Mimicry of a host anion channel by a Helicobacter pylori pore-forming toxin.

Czajkowsky DM, Iwamoto H, Szabo G, Cover TL, Shao Z
Biophys J. 2005 89 (5): 3093-101

PMID: 16100263 · PMCID: PMC1366806 · DOI:10.1529/biophysj.105.066746

Bacterial pore-forming toxins have traditionally been thought to function either by causing an essentially unrestricted flux of ions and molecules across a membrane or by effecting the transmembrane transport of an enzymatically active bacterial peptide. However, the Helicobacter pylori pore-forming toxin, VacA, does not appear to function by either of these mechanisms, even though at least some of its effects in cells are dependent on its pore-forming ability. Here we show that the VacA channel exhibits two of the most characteristic electrophysiological properties of a specific family of cellular channels, the ClC channels: an open probability dependent on the molar ratio of permeable ions and single channel events resolvable as two independent, voltage-dependent transitions. The sharing of such peculiar properties by VacA and host ClC channels, together with their similar magnitudes of conductance, ion selectivities, and localization within eukaryotic cells, suggests a novel mechanism of toxin action in which the VacA pore largely mimics the electrophysiological behavior of a host channel, differing only in the membrane potential at which it closes. As a result, VacA can perturb, but not necessarily abolish, the homeostatic ionic imbalance across a membrane and so change cellular physiology without necessarily jeopardizing vitality.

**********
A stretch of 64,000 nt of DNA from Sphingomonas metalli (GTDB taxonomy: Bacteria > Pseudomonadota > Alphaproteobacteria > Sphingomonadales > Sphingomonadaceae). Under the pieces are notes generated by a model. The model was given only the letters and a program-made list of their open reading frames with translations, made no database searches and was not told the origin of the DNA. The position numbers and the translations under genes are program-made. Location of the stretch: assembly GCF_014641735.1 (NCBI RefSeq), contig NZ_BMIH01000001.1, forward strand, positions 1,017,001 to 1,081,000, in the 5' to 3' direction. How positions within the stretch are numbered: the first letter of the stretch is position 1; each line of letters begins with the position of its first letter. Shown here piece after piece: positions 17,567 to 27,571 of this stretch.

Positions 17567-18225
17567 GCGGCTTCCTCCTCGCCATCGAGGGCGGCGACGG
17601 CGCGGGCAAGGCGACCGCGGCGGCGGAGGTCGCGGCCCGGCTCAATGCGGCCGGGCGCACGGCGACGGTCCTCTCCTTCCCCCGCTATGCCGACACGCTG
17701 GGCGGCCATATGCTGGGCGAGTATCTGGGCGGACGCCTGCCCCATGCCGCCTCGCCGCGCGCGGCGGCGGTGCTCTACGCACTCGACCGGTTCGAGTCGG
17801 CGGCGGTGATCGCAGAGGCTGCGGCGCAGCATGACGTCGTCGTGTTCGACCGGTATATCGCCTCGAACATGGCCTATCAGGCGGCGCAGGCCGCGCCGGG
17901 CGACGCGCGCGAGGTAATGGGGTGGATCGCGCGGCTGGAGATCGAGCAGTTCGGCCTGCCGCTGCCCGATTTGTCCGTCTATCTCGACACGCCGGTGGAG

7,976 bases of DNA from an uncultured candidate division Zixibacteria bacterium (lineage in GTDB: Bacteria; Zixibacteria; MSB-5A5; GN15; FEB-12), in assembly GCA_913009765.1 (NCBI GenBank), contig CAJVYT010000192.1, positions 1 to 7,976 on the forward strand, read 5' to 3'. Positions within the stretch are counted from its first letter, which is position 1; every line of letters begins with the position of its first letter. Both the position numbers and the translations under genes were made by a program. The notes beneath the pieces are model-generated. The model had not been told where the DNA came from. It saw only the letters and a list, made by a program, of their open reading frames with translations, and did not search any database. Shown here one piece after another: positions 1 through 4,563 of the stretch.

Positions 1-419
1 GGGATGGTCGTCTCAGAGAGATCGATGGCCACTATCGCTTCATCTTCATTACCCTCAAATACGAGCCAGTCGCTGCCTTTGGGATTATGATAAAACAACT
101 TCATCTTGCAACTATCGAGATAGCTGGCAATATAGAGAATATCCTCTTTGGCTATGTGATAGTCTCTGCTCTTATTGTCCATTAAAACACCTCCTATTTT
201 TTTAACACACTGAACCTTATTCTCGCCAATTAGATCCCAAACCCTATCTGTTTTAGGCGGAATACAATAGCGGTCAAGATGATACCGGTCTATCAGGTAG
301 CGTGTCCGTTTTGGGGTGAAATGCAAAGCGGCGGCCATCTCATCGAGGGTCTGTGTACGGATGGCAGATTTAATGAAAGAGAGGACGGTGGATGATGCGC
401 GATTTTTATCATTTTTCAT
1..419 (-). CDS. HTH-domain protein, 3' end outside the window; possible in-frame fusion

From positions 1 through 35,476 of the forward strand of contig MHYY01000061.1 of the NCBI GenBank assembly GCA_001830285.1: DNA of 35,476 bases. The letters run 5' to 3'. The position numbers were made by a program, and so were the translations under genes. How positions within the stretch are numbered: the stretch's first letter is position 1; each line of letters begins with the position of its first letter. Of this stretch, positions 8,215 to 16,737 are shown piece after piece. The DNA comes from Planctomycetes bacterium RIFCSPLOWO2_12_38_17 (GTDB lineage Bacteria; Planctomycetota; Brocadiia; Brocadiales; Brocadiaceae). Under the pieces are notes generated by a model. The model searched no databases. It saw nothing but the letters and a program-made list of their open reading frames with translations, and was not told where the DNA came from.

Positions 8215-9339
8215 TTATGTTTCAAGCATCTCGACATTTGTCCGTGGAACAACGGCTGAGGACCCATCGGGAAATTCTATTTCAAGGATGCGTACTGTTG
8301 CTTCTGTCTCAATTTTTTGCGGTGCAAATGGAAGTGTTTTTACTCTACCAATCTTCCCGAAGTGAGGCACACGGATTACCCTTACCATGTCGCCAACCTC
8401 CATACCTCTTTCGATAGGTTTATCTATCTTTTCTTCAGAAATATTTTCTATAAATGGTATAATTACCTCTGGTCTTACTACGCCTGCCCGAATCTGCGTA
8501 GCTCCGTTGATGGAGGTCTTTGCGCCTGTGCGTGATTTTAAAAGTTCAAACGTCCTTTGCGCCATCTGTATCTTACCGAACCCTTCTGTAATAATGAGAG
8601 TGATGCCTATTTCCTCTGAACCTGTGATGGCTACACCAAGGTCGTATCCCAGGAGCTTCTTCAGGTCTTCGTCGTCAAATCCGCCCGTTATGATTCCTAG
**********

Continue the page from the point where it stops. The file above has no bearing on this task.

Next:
MeSH Terms (17)

Anions Bacterial Proteins Bacterial Toxins Biological Transport Biophysical Phenomena Biophysics Bromides Calcium Cell Membrane Permeability Electrophysiology Helicobacter pylori Ion Channels Ions Lipid Bilayers Peptides Sodium Compounds Toxins, Biological

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